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Destination Alaska: Devil’s Pass

Easy routefinding and life-list sights make this thru-hike a must for Alaska novices.

 

 

With the massive Kenai Range and rugged Gilpatrick Mountain as backdrops, your photos will make this trek (all on well-maintained trails) look a lot harder than it is. Sample the best of the area on this 20.7-mile near-loop (no extra car needed; the 4.5-mile road shuttle on the Seward Highway is easy to hike or hitch). But don’t mistake trails for crowds: The open tundra country above treeline makes solitude guaranteed for those who seek it—just head cross-country between Devil’s Pass and Summit Creek, and find your own private Alaska. Begin by climbing 8.2 miles and 1,300 vertical feet on Trail #5 to wide-open Devil’s Pass.

Continue 1.5 miles to the Devil’s Pass USFS cabin ($35/night, recreation.gov; book up to 180 days in advance). Just southeast of the cabin, take the fork signed “Hope” (Trail #17) and follow it, then Trail #48, over Resurrection Pass. After the pass, a small pond southeast of the trail at mile 13 makes an excellent, isolated campsite. Schedule an extra night here or at another pond, at the head of Colorado Creek, to give the sweeping Kenai Mountains their due. Next, drop steeply down to East Creek, and climb this moderate trail east to your last pass, at mile 16.8, a narrow gap set amid rocky cliffs.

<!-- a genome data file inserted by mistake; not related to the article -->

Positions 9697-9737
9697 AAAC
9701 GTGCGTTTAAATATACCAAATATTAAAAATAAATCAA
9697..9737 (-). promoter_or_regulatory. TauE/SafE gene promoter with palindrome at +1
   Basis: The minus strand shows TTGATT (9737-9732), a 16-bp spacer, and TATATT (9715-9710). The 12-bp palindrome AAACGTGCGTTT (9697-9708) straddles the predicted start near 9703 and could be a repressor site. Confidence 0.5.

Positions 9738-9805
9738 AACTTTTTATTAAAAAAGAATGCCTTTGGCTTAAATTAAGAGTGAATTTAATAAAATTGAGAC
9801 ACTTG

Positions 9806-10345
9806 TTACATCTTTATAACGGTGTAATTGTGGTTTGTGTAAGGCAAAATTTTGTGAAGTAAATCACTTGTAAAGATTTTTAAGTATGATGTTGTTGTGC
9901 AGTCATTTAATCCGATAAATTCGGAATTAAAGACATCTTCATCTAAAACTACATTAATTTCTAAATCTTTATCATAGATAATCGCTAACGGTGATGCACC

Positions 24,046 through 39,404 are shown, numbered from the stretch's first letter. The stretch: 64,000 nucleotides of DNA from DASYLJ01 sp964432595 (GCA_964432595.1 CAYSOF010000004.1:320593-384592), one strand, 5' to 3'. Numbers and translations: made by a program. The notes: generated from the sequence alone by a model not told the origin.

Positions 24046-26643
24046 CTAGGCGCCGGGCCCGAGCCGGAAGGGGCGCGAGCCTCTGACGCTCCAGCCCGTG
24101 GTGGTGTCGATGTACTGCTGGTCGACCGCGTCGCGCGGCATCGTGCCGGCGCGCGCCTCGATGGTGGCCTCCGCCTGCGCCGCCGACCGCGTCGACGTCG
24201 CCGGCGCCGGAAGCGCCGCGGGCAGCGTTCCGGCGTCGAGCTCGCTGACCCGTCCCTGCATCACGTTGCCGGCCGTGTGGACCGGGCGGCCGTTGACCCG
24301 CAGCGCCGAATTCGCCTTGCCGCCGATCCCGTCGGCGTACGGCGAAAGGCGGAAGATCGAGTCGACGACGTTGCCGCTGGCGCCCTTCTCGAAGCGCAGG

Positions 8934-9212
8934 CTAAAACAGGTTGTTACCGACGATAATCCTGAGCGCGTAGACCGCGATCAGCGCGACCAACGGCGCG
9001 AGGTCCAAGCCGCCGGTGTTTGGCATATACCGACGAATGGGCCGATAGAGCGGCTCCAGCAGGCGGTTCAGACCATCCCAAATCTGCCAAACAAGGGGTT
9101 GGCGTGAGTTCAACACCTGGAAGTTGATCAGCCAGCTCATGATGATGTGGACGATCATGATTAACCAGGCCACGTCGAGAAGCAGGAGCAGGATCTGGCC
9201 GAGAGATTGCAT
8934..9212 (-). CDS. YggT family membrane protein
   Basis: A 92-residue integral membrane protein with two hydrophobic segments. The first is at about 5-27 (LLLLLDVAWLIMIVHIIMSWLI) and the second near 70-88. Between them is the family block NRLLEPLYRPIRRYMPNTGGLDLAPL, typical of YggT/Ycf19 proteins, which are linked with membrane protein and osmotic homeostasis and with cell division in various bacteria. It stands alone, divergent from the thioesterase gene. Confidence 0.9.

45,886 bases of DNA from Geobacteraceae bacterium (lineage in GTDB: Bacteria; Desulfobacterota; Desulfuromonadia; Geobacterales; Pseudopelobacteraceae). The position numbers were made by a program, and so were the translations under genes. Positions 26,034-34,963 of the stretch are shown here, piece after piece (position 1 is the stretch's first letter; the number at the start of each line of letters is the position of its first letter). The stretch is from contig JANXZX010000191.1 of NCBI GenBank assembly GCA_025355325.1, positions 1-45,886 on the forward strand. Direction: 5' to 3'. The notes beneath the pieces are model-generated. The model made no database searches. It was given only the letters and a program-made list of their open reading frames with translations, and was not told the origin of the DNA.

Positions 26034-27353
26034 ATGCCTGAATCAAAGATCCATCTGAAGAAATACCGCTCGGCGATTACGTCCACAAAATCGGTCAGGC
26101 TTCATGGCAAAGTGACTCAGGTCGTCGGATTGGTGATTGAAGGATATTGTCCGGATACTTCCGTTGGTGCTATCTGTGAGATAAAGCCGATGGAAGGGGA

Then descend into Summit Creek drainage. To finish, head four miles down the Summit Creek Trail—steep and overgrown with chest-high grass down low. End at milepost 35 on the Seward Highway.

The Way The Devil’s Pass trailhead is at milepost 39.5 on the Seward Highway, 87 miles south of Anchorage.

Contact nps.gov/aplic/center

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